Scientists Find Evidence of Ancient Tsunami in Switzerland

Giant waves don't just happen in the ocean, apparently.

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Could Geneva's spectacular lakefront be hit by a tsunami?

Ah, Geneva — a place where you can stroll along the lakefront, gaze at Mont Blanc and, according to scientists, be bowled over by a giant tsunami.

Researchers say they’ve found good evidence that it has happened before. In the sixth century — the age of King Arthur, Mohammed and the bubonic plague — a bishop named Gregory of Tours noted an unusual event in Geneva. In 563, he wrote, a cascade of rocks plunged into the Rhone River, generating a  wave of water that “overwhelmed with a sudden and violent flood all that was on the banks as far as the city of Geneva,” over 40 miles away, according to the New York Times.

(MORE: Top 10 Deadliest Earthquakes)

Historians reading Gregory’s story, which is backed up by other ancient texts, have suspected for quite some time that something akin to a tsunami had hit Lake Geneva.

Now, there may be science to prove it. On the bottom of the lake, nearly 1,000 feet down, researchers from the University of Geneva have discovered a massive, 16-foot deep deposit of sediment, six miles long and three miles wide. Taking samples from bits of wood and leaves stuck in the sludge, the scientists concluded that the sediment dates from between the late fourth and early seventh century. They suspect this may have been what was left of the rocky mass that Gregory reported nearly 1,500 years ago. Using computer simulations, they estimate that the effect of that much material plunging into the water would have caused a 26-foot high tsunami wave which would have reached Geneva in about 70 minutes.

What caused the rocks to fall into the river in the first place? It may have been an earthquake, say scientists. They also say lakeside dwellers should wipe that smug, not-tsunami-fearing look off their faces. “People think, ‘Oh, lucky us, we live near a lake — we don’t have any such threat,’ ” Dr. Guy Simpson of the University of Geneva told the New York Times. “This reminds people that hey, hang on, these things have happened in the past, and quite likely will happen again.”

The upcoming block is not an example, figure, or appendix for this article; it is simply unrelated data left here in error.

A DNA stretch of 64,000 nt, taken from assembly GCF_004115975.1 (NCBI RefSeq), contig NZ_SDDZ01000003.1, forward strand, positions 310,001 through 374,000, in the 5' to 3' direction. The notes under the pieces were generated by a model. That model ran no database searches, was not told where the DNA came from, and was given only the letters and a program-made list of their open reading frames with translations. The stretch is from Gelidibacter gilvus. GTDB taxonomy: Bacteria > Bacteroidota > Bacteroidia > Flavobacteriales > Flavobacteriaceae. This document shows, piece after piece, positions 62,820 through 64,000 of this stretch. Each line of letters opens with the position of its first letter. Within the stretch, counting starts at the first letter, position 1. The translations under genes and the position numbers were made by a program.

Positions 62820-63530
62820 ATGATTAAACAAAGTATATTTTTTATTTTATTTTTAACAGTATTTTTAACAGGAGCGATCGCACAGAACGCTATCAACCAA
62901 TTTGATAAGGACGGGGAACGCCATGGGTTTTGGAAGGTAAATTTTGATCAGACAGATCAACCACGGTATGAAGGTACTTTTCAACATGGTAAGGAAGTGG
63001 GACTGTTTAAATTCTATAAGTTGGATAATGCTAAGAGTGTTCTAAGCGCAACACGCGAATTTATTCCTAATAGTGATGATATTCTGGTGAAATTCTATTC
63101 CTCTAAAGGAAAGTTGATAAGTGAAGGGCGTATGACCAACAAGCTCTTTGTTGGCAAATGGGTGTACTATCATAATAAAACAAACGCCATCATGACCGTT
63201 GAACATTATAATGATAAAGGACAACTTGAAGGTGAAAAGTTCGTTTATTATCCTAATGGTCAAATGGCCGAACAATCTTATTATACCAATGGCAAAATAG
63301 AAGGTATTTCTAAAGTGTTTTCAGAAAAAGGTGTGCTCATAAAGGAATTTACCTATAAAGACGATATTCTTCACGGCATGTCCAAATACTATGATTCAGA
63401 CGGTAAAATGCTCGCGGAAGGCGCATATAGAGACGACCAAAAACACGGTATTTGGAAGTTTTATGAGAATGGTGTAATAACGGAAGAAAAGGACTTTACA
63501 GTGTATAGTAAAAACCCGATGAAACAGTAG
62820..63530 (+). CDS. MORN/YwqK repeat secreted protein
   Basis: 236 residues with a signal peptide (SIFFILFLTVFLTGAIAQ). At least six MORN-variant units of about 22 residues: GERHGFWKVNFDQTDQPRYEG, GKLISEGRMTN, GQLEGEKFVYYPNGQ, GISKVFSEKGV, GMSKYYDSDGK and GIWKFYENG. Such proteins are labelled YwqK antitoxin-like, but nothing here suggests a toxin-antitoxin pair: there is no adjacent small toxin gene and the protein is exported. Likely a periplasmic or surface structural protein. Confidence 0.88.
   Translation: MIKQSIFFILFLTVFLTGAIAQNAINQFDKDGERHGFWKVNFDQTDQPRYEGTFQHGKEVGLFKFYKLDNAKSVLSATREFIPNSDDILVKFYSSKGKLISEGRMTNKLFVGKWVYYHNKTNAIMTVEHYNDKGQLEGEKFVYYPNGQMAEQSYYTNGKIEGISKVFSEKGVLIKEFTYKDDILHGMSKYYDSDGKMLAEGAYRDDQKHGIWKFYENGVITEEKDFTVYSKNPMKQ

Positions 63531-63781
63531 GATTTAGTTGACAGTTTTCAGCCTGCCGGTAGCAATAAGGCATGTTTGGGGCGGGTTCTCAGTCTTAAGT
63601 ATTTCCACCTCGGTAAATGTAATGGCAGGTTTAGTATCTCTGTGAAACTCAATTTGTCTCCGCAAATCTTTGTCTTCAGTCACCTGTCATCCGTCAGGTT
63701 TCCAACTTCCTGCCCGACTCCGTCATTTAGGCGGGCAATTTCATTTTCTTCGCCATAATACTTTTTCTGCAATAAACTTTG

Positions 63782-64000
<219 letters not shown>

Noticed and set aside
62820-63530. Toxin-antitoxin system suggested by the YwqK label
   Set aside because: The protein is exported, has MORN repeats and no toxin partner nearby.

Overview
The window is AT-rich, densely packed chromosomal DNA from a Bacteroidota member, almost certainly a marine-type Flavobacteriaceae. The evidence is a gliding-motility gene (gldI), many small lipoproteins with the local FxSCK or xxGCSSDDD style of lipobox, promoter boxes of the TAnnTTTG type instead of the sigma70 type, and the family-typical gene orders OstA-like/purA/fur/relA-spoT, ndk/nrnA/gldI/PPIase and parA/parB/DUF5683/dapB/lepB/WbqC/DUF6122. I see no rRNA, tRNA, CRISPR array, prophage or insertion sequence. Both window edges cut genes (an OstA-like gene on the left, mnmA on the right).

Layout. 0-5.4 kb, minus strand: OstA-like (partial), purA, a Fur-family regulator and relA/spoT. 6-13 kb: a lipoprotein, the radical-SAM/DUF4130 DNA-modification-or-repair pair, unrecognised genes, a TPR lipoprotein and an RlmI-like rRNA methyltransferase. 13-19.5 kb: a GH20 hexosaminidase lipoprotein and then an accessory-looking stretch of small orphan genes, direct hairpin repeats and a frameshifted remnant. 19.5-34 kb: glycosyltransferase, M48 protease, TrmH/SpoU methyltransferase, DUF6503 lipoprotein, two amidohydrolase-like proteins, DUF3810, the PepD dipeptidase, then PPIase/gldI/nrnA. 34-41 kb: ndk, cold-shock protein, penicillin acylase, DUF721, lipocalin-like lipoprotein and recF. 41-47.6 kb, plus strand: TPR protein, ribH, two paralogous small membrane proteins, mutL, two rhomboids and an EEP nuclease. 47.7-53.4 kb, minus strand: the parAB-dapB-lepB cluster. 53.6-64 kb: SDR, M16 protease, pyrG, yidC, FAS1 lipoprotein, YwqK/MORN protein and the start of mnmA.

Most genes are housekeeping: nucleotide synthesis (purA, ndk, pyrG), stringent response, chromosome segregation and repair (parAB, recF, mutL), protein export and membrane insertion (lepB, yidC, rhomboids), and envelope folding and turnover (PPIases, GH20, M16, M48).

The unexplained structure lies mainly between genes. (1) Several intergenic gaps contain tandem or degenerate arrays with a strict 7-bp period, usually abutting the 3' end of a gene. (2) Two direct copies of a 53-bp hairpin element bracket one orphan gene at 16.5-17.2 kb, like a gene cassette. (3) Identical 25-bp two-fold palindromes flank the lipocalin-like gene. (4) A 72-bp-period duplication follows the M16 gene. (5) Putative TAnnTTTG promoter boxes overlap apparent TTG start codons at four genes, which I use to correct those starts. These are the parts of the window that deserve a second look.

Head on over to the New York Times website to check out a graphic illustrating how the Swiss tsunami may have unfolded. You can also listen to an interesting discussion with the article’s author, Henry Fountain, and find out what became of 6th century Geneva.

If you’re looking to bone up on ancient natural disasters, here’s a primer on a few lesser-known ones:

1. The Plague of Justinian

In 541-542 A.D., a tiny bacteria swept across the ancient world, killing as many as 100 million people. It’s named after Justinian, emperor of the Eastern Roman Empire at the time, who contracted the disease but did not die from it. We can all give thanks to Alexander Fleming for discovering that little mold penicillin in 1928 and ensuring this (probably) won’t happen again.

2. The Antioch Earthquake

The 6th century was not a great time for humanity in general. In 526 A.D., a devastating earthquake struck the city of Antioch, in present-day Turkey, killing some 250,000 people. The quake lifted the city’s port up by more than three feet and caused fires to break out, destroying what remained of the metropolis. Antioch, once a great outpost of the Byzantine Empire, was reduced to rubble in the disaster.

3. The Alexandria Tsunami

On July 21, 365 A.D., a magnitude 8.0 quake hit the island of Crete, generating a tsunami that swept across the Mediterranean towards the port city of Alexandria. The water pushed the port’s giant ships inland into the city and deposited them on top of buildings. Tens of thousands of people lost their lives.

4. Damghan Earthquake

This earthquake hit modern-day Iran on Dec. 22, 856 A.D., causing some 200,000 deaths, including 45,000 in the Persian city of Damghan.

5. Plague of Athens

During the Peloponnesian War (431-404 B.C.), Athens was struck down by a plague which may have wiped out as much as a third of the city-state’s population. Historians debate whether the epidemic contributed to Athens’ loss of the war to Sparta and the Peloponnesian league. In the city-state itself, however, the plague had a number of well-documented social effects. The Greek historian Thucydides recorded that it changed peoples’ attitudes toward the social order and money — with citizens spending and breaking the law with impunity.

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